At night your ghost comes barreling down I-95
a butterfly net in its sturdy freckled fist
sweeping the rushing wind for
Polaroid ash
rising up from the pavement, the ditches
blowing in from the swamps
falling from the damp Florida sky

In twilight it sits
beneath the streetlamp of a roadside rest
painstakingly assembling the cinders
of our once glossy faces, its ears
fill with the buzz of vending machines, its eyes
squint into a macabre harvest, its fingers
discard crushed mosquitos with
unfeeling surgical precision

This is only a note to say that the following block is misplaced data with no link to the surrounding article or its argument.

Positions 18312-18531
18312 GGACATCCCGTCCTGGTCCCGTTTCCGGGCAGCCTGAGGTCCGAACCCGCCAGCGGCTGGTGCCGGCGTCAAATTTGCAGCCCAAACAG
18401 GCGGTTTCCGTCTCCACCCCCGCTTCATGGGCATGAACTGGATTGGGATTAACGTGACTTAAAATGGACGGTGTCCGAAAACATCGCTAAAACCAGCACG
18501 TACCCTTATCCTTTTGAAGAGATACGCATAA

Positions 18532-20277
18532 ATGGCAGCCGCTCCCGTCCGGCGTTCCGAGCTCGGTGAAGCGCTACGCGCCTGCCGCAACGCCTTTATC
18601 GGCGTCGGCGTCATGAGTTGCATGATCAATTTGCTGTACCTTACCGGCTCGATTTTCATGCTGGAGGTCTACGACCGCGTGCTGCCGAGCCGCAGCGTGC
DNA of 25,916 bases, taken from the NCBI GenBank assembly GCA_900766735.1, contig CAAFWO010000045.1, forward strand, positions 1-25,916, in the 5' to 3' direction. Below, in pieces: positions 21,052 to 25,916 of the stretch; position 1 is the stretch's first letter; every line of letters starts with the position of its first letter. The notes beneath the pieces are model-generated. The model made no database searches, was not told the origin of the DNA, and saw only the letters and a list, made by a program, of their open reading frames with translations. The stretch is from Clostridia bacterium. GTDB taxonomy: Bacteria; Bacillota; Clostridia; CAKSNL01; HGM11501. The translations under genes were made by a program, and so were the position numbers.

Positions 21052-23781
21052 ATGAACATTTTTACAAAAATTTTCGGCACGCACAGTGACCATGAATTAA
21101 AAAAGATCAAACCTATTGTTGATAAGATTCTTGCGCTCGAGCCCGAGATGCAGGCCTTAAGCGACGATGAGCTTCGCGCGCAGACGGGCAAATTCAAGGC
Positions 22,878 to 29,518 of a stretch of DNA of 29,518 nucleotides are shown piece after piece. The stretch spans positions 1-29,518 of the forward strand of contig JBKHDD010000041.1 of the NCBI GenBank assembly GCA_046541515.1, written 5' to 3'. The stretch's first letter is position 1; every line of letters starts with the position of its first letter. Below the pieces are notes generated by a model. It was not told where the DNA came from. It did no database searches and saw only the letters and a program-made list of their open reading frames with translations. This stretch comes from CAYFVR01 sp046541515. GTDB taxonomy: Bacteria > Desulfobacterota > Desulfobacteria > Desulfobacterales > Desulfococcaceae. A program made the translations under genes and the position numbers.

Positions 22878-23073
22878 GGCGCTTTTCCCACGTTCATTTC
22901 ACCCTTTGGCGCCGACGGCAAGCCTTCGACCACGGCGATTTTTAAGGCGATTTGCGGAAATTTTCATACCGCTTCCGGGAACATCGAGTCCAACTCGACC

picking through fading flutters
of moths, whose untimely ends
cannot be undone.


terminal velocity reached
long before my mother’s birth
spawned abandon
in classic freefall
ripcords braked, jerked
suspension lines outstretched

a patchwork medusa
of stained bulbous satin
victim of gravity
horizontal currents, left to
gorge itself on cold
cream’s rose perfume

since settled, draping itself thinly
atop these veins
tunneling prettily through ancient bones.

Renee Agatep writes of her Rust Belt beginnings but now lives in Florida. She earned her master’s at Northeastern University and studies creative writing at the University of Central Florida. Her work appears in The Journal of Compressed Creative Arts, Rust+Moth, The Lascaux Review and elsewhere. More: + Twitter @GoingbyRenee